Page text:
In 1977 the Apple II came out, and was marketed at $2638. Within three years they had sold 100,000 of the computers to homes around the USA and the world, and one of those consumers was cardiologist Dr George Diamond. It is a little known fact that George Diamond, who went on to have a successful career in cardiology at Los Angeles Cedars-Sinai Medical Center, created what could have been called the first ever health app. Using the 48kB of memory available on the Apple II, Diamond developed his software using complex algorithms to help diagnosis coronary heart disease more accurately. Steve Jobs met with Diamond to discuss his idea and potentially develop it with Apple, but in the end Jobs said it wasn’t the focus of his work at the time, and he is quoted to have said to Diamond “I can’t be distracted.” However, he also mentioned that he entirely agreed with George Diamond’s view that the future of computers like the Apple II could be an opportunity not as a toy, but something more serious, and that a “computer like this should be on the desk of every doctor in the world.” It is fascinating to think that health and computers have been so intrinsically linked since personal computer technology’s humble beginnings, especially when there is so much resistance within the healthcare industry today for change towards more technology. Diamond believed that integrating computers in institutions could revolutionise and build upon the service our doctors already provide, and that is exactly what programs like Isabel are trying to do.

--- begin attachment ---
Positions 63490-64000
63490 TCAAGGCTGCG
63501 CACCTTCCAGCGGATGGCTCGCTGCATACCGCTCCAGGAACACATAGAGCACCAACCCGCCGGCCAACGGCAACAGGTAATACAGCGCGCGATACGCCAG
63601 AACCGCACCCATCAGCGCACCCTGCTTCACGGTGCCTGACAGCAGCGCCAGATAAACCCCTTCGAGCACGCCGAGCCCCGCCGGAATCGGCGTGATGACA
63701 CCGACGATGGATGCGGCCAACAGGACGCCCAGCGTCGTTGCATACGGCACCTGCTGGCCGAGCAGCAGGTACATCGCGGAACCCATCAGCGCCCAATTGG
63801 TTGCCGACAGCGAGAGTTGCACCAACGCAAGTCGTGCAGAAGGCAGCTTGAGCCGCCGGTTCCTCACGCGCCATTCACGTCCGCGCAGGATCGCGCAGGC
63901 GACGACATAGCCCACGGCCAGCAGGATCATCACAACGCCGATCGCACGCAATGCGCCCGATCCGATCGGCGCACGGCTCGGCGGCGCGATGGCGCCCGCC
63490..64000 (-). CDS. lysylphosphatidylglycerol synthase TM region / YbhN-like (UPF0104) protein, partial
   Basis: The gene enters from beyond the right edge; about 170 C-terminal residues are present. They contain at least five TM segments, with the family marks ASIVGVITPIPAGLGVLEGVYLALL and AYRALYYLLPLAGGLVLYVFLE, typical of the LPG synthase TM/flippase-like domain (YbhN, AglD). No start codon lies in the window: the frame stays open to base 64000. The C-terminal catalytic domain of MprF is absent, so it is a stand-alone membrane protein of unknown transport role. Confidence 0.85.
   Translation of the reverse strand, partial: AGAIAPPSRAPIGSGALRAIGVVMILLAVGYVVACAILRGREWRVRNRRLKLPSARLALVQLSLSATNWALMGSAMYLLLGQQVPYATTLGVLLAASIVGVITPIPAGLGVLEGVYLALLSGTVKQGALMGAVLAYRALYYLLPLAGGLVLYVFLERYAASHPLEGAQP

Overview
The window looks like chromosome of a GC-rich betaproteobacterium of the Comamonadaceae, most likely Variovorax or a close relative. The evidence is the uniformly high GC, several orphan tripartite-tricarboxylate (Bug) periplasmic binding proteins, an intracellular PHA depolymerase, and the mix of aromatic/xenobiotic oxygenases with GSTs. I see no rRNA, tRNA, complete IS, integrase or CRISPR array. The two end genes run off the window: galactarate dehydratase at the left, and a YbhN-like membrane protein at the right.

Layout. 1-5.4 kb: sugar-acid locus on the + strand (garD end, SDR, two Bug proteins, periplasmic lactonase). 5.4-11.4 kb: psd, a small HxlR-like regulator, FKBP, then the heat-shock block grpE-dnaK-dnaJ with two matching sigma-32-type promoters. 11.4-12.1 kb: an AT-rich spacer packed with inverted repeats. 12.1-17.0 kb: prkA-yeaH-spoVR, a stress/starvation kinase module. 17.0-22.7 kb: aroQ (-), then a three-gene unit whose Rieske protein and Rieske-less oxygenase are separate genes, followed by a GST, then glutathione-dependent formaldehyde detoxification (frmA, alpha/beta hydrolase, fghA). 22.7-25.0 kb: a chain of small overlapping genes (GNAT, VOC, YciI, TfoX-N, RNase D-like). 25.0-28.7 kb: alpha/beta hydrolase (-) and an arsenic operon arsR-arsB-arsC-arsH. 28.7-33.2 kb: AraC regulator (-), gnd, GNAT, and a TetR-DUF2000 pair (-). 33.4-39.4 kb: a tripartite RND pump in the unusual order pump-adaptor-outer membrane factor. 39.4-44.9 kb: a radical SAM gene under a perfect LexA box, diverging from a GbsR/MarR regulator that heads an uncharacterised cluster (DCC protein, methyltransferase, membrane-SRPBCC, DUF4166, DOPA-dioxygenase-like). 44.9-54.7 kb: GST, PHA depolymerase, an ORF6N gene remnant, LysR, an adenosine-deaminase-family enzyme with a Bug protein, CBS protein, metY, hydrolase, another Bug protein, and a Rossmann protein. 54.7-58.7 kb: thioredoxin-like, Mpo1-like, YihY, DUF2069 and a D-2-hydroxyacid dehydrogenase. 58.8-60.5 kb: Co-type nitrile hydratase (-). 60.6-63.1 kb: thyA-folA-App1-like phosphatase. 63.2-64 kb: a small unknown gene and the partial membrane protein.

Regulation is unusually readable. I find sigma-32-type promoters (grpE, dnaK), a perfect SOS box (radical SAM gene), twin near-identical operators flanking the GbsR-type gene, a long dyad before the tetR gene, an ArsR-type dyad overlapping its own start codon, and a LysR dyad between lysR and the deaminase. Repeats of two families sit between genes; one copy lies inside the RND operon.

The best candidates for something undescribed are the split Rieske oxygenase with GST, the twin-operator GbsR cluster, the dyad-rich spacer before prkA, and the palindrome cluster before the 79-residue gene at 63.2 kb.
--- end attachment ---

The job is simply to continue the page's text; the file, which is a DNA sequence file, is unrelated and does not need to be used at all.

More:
There may be some resistance in the professional sphere for medical apps and mhealth in general, but for patients everywhere mhealth and health apps are really taking off. The iPhone 6 now comes equipped with an integrated ‘health’ app that can monitor walking, sleep, pulse, nutrition and even reproductive health, and android has the equivalent ‘S-health.’ As we learn more about healthy living, we become more aware of the things we are doing to achieve a healthy lifestyle, and we wish to record more and more, whether that be to instill motivation to improve or to maintain our health.
Below are the top 5 health apps for iOS, as recommended by healthcare professionals. The idea for this chart was created by HealthTap, who wanted to ensure that people had credible, medical information of which to base their health app choices, rather than relying on the reviews posted on the app store. The decisions for the rankings are based solely on how many of the doctors involved would recommend the app, in terms of medical accuracy, ease of use, effectiveness, validity and soundness, with the hope that it would have to be good for them to put their name behind the product and say “yes, I would tell someone to use this app.”
It seems that the most useful and developed apps are currently calorie counters or fitness trackers, but sleep and the more interesting educational ones like First Aid are starting to get more recognition. The debate is very much alive where technology and health meet, and it’s not showing any signs of a decline. Many believe that it is a step in the right direction, but many others find themselves pointing out the dangers of googling symptoms and obsessing over your heart rate during sleep. However, as George Diamond, the researchers at HealthTap and the Isabel symptom checker all have in common is a view that health IT is there to aid the healthcare industry, not change it unrecognisably. Nothing can replace a real conversation with your doctor, but apps or systems validated and supported by healthcare professionals can help to make your relationship with your doctor the best it can be.
Jason is the CEO and Co-founder of Isabel. Prior to co-founding Isabel, Jason spent 12 years working in finance and investment banking across Europe. His daughter, Isabel, fell seriously ill following a misdiagnosis in 1999 and this experience inspired Jason to abandon his city career and create Isabel Healthcare Ltd.